Excerpt: 'Postures, Erasures' by Grant Maierhofer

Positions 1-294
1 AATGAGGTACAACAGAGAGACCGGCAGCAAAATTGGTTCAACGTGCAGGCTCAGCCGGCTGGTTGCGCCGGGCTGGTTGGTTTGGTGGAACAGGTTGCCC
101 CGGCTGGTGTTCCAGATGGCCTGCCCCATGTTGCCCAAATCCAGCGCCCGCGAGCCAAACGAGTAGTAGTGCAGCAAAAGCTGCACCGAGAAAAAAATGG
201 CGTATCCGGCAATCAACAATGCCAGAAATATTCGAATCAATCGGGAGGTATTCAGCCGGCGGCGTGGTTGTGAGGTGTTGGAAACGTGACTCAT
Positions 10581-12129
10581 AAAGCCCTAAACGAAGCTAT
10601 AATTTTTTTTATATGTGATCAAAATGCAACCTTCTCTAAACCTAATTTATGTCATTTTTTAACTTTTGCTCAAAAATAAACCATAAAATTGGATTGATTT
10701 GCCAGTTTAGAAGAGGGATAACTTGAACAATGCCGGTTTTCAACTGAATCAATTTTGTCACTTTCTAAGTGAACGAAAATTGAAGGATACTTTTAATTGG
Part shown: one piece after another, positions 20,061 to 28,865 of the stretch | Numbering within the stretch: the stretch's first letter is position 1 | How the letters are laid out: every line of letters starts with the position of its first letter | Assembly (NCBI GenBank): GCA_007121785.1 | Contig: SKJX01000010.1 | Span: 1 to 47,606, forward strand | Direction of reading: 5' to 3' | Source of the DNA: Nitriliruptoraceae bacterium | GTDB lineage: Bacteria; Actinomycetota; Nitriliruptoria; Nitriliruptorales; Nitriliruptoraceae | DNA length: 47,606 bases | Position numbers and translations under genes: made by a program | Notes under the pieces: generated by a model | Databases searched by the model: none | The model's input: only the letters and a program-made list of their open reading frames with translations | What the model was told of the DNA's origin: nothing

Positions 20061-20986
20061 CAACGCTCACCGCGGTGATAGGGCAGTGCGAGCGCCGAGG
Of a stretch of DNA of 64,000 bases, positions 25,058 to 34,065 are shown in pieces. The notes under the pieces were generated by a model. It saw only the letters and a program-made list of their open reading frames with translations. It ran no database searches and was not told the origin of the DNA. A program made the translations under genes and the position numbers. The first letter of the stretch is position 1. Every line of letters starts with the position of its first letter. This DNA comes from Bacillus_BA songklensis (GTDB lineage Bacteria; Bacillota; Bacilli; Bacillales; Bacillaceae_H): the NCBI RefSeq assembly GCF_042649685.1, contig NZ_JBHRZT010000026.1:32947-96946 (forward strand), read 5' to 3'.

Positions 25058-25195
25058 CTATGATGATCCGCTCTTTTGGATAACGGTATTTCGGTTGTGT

You develop habits. You learn to relish your time in the shower because it’s the only place you truly feel alone. You learn to relish therapeutic techniques like writing or reading time because those are the only times you feel truly free with your ideas. You learn to enjoy the rather drab elements of evening television and movie nights because as entertainment alongside one’s kin it’s simply all you’ve got. You learn to get past the emotion in your sister’s voice when you speak over the phone about all your friends, about how they’re worried about you and they wish you would come home, about how mom and dad told them you were getting special eye surgery and were spending time with a tutor so you could learn how to write properly again. You learn to fool tutors, learn to test quickly out of subjects because you don’t want to exercise your mental faculties with them; you want to do that alone. You learn what it means to lie and to be lied to, learn just what medication is capable of. You learn from other occupants that drugs might be the ticket to a better and more interesting life. You spend hours staring out the window at one bird on top of one tree and you wonder if it’s the same bird from a day ago, from two days, from three. The bird changes its habits, some days it’s on a wiry branch taking all the risks in the world, and some days it’s on a good firm branch because the wind is causing its feathers to ruffle horribly. You learn to appreciate those black birds, and you learn from certain writers that sadness doesn’t always have to be bad, but that it does always have to be. You develop a habit of masturbating quite often and this in turn mellows you out that much more. You get good grades, invent craft projects, listen to the music on the radio and even sometimes sing along when you and the van full of kin go to the YMCA. And when you’re finally ready, when it’s finally time to leave that place, you don’t want to go, and you wind up staying another half a year because you’re too scared to see what the outside will look like. You’re too scared to see the movies or what your friends will now have in their lives. You’re too scared to eventually be honest with the friends that matter about your misery because you think they’ll think you a freak. You’re beginning to obsess over little, trivial things like what color your mother’s car was before you came in. You’re wondering what a Frosty from Wendy’s would taste like on a hot summer day, wondering what your father’s voice would sound like when he calls from the living room that something interesting is on TV, and all of this slowly plucks, and plucks, and plucks at you until finally your parents tell you it’s time to leave, and you do, and nothing in your life can ever remain as it was before you stepped into that cafeteria—blood dripping from your leg—and keeled over in awful submission to the spectacle of the world.